Rav Naḥman said to Rav Dimi in jest: After you eat a kor of salt over it, and analyze the matter at length, you will be able to understand the difference. Actually, there is no presumption that an agent performs his assigned agency, and in the case of slaughter, even if perhaps another person heard him instruct the agent and that person went and slaughtered the chicken, the slaughter would be valid, because the majority of those associated with slaughter are experts. By contrast, in the case of teruma, if perhaps another person heard him instruct the agent and then went and separated his teruma, he becomes one who designates teruma without the knowledge of the owner of the produce; and with regard to one who designates teruma without the knowledge of the owner of the produce, his teruma is not teruma.

The Gemara suggests: Let us say that the statement: The majority of those associated with slaughter are experts, is a dispute between tanna’im, as it is taught in a baraita: In a case where one’s young goats and roosters were lost, and the owner went and found them slaughtered, Rabbi Yehuda deems the meat forbidden, and Rabbi Ḥanina, son of Rabbi Yosei HaGelili, deems it permitted. Rabbi Yehuda HaNasi said: The statement of Rabbi Yehuda appears correct in a case where the owner found the slaughtered animals in a scrap heap, as the concern is that they were thrown away because the slaughter was not valid. And the statement of Rabbi Ḥanina, son of Rabbi Yosei HaGelili, appears correct in a case where he found them in the house.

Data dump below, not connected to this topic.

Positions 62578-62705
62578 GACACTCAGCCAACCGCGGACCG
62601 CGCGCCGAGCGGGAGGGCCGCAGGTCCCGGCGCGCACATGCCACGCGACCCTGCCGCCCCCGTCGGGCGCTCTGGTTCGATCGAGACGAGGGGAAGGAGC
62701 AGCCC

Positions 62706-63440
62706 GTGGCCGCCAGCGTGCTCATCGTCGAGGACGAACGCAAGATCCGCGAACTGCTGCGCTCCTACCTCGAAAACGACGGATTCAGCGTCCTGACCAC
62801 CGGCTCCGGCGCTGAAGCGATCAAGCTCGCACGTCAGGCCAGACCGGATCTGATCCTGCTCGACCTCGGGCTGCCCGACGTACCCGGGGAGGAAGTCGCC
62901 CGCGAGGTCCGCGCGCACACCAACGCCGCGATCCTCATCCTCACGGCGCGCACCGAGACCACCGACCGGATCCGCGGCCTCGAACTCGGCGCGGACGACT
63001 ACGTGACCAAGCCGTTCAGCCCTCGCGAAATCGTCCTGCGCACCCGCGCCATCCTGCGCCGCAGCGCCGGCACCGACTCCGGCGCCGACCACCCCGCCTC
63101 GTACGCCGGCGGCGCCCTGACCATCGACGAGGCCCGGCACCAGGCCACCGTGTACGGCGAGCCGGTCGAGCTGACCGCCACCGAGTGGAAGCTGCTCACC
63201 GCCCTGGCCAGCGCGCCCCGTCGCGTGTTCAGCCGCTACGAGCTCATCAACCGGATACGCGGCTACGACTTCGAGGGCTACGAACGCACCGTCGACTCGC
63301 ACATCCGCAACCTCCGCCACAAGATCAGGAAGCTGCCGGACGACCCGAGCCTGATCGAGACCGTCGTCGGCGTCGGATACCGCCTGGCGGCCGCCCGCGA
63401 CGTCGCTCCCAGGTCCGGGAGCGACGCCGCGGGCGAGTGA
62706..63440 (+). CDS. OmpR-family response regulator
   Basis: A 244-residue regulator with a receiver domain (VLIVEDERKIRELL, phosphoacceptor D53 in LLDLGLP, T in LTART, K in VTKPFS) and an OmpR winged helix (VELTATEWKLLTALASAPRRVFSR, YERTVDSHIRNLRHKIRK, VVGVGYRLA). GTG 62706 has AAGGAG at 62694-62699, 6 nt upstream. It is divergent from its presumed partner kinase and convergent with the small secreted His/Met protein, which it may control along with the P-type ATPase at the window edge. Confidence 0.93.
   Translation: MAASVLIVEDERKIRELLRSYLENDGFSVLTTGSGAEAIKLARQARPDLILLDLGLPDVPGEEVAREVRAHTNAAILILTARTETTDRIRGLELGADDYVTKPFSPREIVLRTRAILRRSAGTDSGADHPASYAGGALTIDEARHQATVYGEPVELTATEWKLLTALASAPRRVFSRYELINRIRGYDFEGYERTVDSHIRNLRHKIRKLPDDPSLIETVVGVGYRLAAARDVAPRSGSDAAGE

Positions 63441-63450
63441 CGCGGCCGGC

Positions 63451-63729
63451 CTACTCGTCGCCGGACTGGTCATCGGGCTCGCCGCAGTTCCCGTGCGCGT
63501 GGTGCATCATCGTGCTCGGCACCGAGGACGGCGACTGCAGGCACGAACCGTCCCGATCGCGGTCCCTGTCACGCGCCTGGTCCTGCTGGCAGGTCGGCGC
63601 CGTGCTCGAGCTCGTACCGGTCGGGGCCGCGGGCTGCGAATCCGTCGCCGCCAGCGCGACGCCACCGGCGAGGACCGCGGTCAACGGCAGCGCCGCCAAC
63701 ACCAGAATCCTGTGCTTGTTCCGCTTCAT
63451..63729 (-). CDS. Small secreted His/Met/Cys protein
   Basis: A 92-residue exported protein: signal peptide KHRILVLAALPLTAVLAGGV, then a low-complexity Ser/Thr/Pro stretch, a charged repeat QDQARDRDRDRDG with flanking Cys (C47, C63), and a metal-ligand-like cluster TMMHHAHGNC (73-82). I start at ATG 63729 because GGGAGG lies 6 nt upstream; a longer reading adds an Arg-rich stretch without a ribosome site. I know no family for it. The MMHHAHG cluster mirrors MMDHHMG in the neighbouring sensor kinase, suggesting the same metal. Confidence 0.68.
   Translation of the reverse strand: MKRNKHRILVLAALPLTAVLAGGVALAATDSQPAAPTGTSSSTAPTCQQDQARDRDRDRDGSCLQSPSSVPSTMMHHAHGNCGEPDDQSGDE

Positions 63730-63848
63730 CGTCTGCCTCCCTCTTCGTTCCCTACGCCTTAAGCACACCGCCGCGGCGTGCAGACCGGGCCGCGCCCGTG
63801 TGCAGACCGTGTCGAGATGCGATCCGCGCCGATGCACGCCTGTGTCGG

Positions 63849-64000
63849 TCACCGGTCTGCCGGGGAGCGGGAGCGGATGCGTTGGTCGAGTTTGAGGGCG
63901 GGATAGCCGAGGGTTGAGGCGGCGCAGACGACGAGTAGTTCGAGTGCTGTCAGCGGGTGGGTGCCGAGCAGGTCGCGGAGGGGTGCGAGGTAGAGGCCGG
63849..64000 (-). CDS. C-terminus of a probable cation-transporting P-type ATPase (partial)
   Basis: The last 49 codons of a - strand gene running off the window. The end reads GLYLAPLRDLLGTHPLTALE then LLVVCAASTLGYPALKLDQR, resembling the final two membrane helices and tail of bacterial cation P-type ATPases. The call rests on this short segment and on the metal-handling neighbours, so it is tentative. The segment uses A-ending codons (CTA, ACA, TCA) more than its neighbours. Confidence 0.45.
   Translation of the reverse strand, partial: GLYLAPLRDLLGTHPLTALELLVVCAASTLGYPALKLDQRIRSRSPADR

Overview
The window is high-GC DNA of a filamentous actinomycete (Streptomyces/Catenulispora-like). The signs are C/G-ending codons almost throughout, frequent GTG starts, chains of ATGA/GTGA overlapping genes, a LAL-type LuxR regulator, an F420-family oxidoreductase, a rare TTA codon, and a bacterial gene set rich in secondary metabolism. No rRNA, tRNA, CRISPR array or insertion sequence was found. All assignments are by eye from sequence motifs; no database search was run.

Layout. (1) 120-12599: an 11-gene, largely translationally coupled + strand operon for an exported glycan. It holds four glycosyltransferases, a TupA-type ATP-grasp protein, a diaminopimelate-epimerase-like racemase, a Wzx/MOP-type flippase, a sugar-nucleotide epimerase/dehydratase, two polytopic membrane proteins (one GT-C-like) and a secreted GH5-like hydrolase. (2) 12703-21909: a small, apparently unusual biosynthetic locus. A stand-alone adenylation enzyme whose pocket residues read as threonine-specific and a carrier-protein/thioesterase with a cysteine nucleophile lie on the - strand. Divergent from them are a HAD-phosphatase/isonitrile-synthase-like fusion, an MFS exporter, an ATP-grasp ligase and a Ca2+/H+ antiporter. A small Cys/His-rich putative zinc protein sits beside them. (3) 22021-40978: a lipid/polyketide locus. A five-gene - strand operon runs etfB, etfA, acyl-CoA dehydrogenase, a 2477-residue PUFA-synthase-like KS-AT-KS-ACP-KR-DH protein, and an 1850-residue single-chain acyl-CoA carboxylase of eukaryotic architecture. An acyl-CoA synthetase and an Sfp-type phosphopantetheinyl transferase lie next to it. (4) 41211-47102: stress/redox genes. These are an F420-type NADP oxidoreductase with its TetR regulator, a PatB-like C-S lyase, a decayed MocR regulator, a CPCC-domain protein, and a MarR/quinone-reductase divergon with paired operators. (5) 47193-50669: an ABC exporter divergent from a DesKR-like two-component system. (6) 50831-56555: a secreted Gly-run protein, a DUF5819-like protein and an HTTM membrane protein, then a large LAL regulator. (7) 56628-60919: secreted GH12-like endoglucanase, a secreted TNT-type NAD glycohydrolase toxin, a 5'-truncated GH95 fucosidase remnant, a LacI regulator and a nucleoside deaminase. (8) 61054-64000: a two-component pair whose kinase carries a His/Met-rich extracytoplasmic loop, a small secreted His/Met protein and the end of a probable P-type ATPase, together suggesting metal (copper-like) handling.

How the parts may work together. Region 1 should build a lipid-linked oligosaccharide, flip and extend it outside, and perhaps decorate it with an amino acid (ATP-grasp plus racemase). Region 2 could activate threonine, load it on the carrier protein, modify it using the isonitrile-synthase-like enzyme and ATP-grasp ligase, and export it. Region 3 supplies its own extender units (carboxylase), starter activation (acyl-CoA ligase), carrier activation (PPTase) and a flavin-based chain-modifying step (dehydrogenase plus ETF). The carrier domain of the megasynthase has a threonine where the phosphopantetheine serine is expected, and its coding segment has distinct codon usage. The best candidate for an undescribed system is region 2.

What, is it not with regard to this matter that they disagree, that one Sage, Rabbi Ḥanina, holds: We say that the majority of those associated with slaughter are experts, and one Sage, Rabbi Yehuda, holds: We do not say that the majority of those associated with slaughter are experts?

Rav Naḥman bar Yitzḥak said: No, the fact is that everyone agrees that the majority of those associated with slaughter are experts, and if he found the slaughtered goats or roosters in the house, everyone agrees that it is permitted to eat the meat. If he found them in a scrap heap that is in the marketplace, everyone agrees that it is prohibited to eat the meat. When they disagree is in a case where he found them in a scrap heap that is in the house. One Sage, Rabbi Yehuda, holds: A person is prone to cast his unslaughtered animal carcass onto a scrap heap that is in the house. And one Sage, Rabbi Ḥanina, holds: A person is not prone to cast his unslaughtered animal carcass onto a scrap heap that is in the house.

The Master said in the baraita that Rabbi Yehuda HaNasi said: The statement of Rabbi Yehuda appears correct in a case where he found them in the scrap heap. The Gemara asks: What is the term scrap heap referring to in this context? If we say the reference is to a scrap heap in the marketplace, didn’t you say that everyone agrees that it is prohibited, and it is not merely the opinion of Rabbi Yehuda? Rather, it is obvious that he found it on a scrap heap that is in the house, and it is in that case that Rabbi Yehuda HaNasi rules in accordance with the opinion of Rabbi Yehuda.

Say the latter clause of the statement of Rabbi Yehuda HaNasi: And the statement of Rabbi Ḥanina, son of Rabbi Yosei HaGelili, appears correct in a case where he found them in the house. What is the word house referring to in this context? If we say the reference is to an actual house, didn’t you say that everyone agrees that it is permitted? Rather, it is obvious that he found it on a scrap heap that is in the house. If so, it is difficult, as there is a contradiction between one statement of Rabbi Yehuda HaNasi, where he rules in accordance with the opinion of Rabbi Yehuda to prohibit the meat in a case where it is found in a scrap heap in the house, and another statement of Rabbi Yehuda HaNasi, where he rules in accordance with the opinion of Rabbi Ḥanina, son of Rabbi Yosei HaGelili, to permit the meat in that case.

Talmud - Bavli - The William Davidson digital edition of the Koren No=C3=A9 Talmud
with commentary by Rabbi Adin Steinsaltz Even-Israel (CC-BY-NC 4.0)
אדם סלומון